Excerpt: At the very heart of quantum mechanics lies a monster waiting to consume unwary minds. This monster goes by the name The Nature of Reality™. The greatest of physicists have taken one look into its mouth, saw the size of its teeth, and were consumed. Niels Bohr denied the existence of the monster after he nonchalantly (and very quietly) exited the monster’s lair muttering “shut up and calculate.” Einstein caught a glimpse of the teeth and fainted. He was reportedly rescued by Erwin Schrödinger at great personal risk, but neither really recovered from their encounter with the beast.
    http://arstechnica.com/science.....eal-thing/

    Feynman, besides not saying the infamous ‘shut up and calculate’ quote, appears to have had a much ‘braver’ attitude about the situation with quantum mechanics and with facing reality head on no matter what the evidence said:

    …the “paradox” is only a conflict between reality and your feeling of what reality “ought to be.”
    Richard Feynman, in The Feynman Lectures on Physics, vol III, p. 18-9 (1965)

    Ironically, it is impossible to merely ‘shut up and calculate’ with quantum mechanics because the calculations of quantum mechanics refuse to be done without the ‘weirdness’ of quantum mechanics intruding full force into your calculations:

    Does Quantum Physics Make it Easier to Believe in God? Stephen M. Barr – July 10, 2012
    Excerpt: Couldn’t an inanimate physical device (say, a Geiger counter) carry out a “measurement” (minus the ‘observer’ in quantum mechanics)? That would run into the very problem pointed out by von Neumann: If the “observer” were just a purely physical entity, such as a Geiger counter, one could in principle write down a bigger wavefunction that described not only the thing being measured but also the observer. And, when calculated with the Schrödinger equation, that bigger wave function would not jump! Again: as long as only purely physical entities are involved, they are governed by an equation that says that the probabilities don’t jump.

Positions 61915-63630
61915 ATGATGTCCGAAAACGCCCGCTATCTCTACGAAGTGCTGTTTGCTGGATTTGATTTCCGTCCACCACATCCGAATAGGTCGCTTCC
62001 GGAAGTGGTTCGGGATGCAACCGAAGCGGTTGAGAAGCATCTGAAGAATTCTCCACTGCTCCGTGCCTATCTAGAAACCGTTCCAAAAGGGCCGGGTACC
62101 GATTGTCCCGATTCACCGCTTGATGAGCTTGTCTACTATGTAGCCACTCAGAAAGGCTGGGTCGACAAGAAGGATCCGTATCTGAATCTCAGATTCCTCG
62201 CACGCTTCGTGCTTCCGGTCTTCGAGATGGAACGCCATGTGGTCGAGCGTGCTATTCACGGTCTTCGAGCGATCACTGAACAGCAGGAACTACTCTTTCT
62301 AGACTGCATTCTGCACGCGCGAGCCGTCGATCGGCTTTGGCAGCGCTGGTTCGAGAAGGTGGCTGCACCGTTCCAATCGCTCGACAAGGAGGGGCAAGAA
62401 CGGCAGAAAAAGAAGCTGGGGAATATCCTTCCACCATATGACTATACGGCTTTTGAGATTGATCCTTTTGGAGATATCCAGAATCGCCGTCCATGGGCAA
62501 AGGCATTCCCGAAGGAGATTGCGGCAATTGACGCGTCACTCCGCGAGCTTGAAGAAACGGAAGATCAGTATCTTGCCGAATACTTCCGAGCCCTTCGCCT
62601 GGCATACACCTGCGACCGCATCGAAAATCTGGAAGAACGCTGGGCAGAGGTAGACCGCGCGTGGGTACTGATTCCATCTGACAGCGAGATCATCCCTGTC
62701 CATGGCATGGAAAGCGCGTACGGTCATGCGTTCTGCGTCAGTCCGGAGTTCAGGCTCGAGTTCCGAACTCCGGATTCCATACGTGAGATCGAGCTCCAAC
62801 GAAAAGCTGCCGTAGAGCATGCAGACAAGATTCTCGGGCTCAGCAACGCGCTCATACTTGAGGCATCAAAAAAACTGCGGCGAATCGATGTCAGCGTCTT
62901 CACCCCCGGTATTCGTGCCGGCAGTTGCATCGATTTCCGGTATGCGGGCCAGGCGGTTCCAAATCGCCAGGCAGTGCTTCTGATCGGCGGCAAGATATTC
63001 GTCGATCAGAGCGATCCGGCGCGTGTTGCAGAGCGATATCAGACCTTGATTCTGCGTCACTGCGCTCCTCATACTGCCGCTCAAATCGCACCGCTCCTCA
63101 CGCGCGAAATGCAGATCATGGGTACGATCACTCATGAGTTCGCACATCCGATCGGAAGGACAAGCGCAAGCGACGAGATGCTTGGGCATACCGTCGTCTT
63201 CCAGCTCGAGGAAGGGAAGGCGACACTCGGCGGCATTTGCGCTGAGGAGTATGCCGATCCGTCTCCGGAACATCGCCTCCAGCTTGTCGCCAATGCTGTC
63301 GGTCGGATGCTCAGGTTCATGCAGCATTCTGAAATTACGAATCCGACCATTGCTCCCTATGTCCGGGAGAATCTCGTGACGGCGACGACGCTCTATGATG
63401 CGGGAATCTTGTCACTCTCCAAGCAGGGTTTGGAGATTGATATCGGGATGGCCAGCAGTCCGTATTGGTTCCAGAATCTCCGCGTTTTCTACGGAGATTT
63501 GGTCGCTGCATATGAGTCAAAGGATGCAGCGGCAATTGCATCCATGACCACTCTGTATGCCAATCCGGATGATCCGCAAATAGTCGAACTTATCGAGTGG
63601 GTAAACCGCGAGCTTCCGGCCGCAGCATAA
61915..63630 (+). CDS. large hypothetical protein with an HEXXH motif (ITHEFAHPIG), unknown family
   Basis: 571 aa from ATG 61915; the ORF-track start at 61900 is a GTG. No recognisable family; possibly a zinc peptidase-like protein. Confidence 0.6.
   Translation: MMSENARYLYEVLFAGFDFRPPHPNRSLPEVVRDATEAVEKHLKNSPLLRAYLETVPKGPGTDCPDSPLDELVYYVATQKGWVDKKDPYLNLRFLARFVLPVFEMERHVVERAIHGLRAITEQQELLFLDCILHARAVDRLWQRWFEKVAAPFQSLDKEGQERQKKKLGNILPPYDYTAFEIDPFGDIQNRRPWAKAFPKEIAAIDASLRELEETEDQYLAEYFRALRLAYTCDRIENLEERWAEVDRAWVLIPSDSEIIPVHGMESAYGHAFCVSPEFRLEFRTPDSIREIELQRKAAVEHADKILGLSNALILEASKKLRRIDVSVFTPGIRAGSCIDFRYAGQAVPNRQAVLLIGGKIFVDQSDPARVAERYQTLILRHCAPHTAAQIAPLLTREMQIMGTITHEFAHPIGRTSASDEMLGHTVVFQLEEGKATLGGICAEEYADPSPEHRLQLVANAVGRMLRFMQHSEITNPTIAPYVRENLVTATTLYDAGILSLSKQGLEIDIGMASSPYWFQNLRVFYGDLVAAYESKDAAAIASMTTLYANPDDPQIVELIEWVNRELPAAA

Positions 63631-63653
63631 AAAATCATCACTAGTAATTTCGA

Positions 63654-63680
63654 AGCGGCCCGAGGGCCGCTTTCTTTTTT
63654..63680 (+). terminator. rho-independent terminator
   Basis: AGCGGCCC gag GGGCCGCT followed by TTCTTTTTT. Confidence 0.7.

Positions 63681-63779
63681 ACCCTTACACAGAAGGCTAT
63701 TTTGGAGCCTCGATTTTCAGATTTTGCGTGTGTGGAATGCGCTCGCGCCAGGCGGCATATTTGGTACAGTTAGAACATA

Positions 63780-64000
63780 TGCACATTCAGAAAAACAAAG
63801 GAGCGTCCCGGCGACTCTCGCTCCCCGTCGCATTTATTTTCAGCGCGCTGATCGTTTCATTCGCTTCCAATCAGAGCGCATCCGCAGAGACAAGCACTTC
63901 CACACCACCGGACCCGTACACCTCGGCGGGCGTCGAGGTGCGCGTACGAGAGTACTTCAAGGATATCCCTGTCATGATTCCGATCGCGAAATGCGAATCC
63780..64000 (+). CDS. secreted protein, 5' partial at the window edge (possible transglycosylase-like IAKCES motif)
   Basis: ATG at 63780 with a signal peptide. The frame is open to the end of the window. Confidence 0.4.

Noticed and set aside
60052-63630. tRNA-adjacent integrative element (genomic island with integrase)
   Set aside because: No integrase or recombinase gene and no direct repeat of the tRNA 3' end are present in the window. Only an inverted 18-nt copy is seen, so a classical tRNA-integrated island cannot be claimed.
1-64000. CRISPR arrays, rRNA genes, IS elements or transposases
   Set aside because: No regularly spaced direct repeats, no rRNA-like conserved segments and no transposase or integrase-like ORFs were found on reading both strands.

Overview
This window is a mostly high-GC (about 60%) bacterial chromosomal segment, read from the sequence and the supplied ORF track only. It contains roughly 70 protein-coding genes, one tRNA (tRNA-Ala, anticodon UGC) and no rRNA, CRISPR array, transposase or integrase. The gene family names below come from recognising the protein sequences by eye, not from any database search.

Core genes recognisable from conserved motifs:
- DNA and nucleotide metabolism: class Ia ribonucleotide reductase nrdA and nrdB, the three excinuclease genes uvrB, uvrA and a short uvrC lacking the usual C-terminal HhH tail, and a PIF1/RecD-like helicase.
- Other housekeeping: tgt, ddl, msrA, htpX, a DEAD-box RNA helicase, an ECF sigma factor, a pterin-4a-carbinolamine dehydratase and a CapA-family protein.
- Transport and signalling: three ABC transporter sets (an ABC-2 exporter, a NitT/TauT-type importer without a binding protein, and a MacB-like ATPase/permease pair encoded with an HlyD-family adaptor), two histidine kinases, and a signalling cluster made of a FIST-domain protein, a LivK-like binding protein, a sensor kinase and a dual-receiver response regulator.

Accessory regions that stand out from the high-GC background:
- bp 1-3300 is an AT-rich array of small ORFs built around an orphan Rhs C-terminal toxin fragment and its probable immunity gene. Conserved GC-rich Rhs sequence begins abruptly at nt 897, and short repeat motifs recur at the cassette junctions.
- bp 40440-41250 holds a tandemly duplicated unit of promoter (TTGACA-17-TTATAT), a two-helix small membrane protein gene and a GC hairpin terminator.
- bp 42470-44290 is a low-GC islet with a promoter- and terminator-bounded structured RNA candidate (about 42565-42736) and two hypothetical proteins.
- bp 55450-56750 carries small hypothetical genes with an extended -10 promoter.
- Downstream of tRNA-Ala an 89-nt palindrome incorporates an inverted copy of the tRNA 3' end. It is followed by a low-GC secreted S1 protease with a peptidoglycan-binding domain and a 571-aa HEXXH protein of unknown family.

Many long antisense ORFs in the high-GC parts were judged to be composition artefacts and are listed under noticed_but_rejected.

That’s why, when Peierls was asked whether a machine could be an “observer,” he said no, explaining that “the quantum mechanical description is in terms of knowledge, and knowledge requires somebody who knows.” Not a purely physical thing, but a mind.
    https://www.bigquestionsonline.com/content/does-quantum-physics-make-it-easier-believe-god

    The Measurement Problem in quantum mechanics – (Inspiring Philosophy) – 2014 video
    https://www.youtube.com/watch?v=qB7d5V71vUE

    Also of note, Wigner, instead of ‘shutting up and calculating’, looked at the situation with quantum mechanics and developed a entirely new method of calculations called ‘quantum symmetries’. Here is Wigner commenting on the key experiment that led Wigner to his Nobel Prize winning work on quantum symmetries,,,

    Eugene Wigner
    Excerpt: When I returned to Berlin, the excellent crystallographer Weissenberg asked me to study: why is it that in a crystal the atoms like to sit in a symmetry plane or symmetry axis. After a short time of thinking I understood:,,,, To express this basic experience in a more direct way: the world does not have a privileged center, there is no absolute rest, preferred direction, unique origin of calendar time, even left and right seem to be rather symmetric. The interference of electrons, photons, neutrons has indicated that the state of a particle can be described by a vector possessing a certain number of components. As the observer is replaced by another observer (working elsewhere, looking at a different direction, using another clock, perhaps being left-handed), the state of the very same particle is described by another vector, obtained from the previous vector by multiplying it with a matrix. This matrix transfers from one observer to another.
    http://www.reak.bme.hu/Wigner_.....io/wb1.htm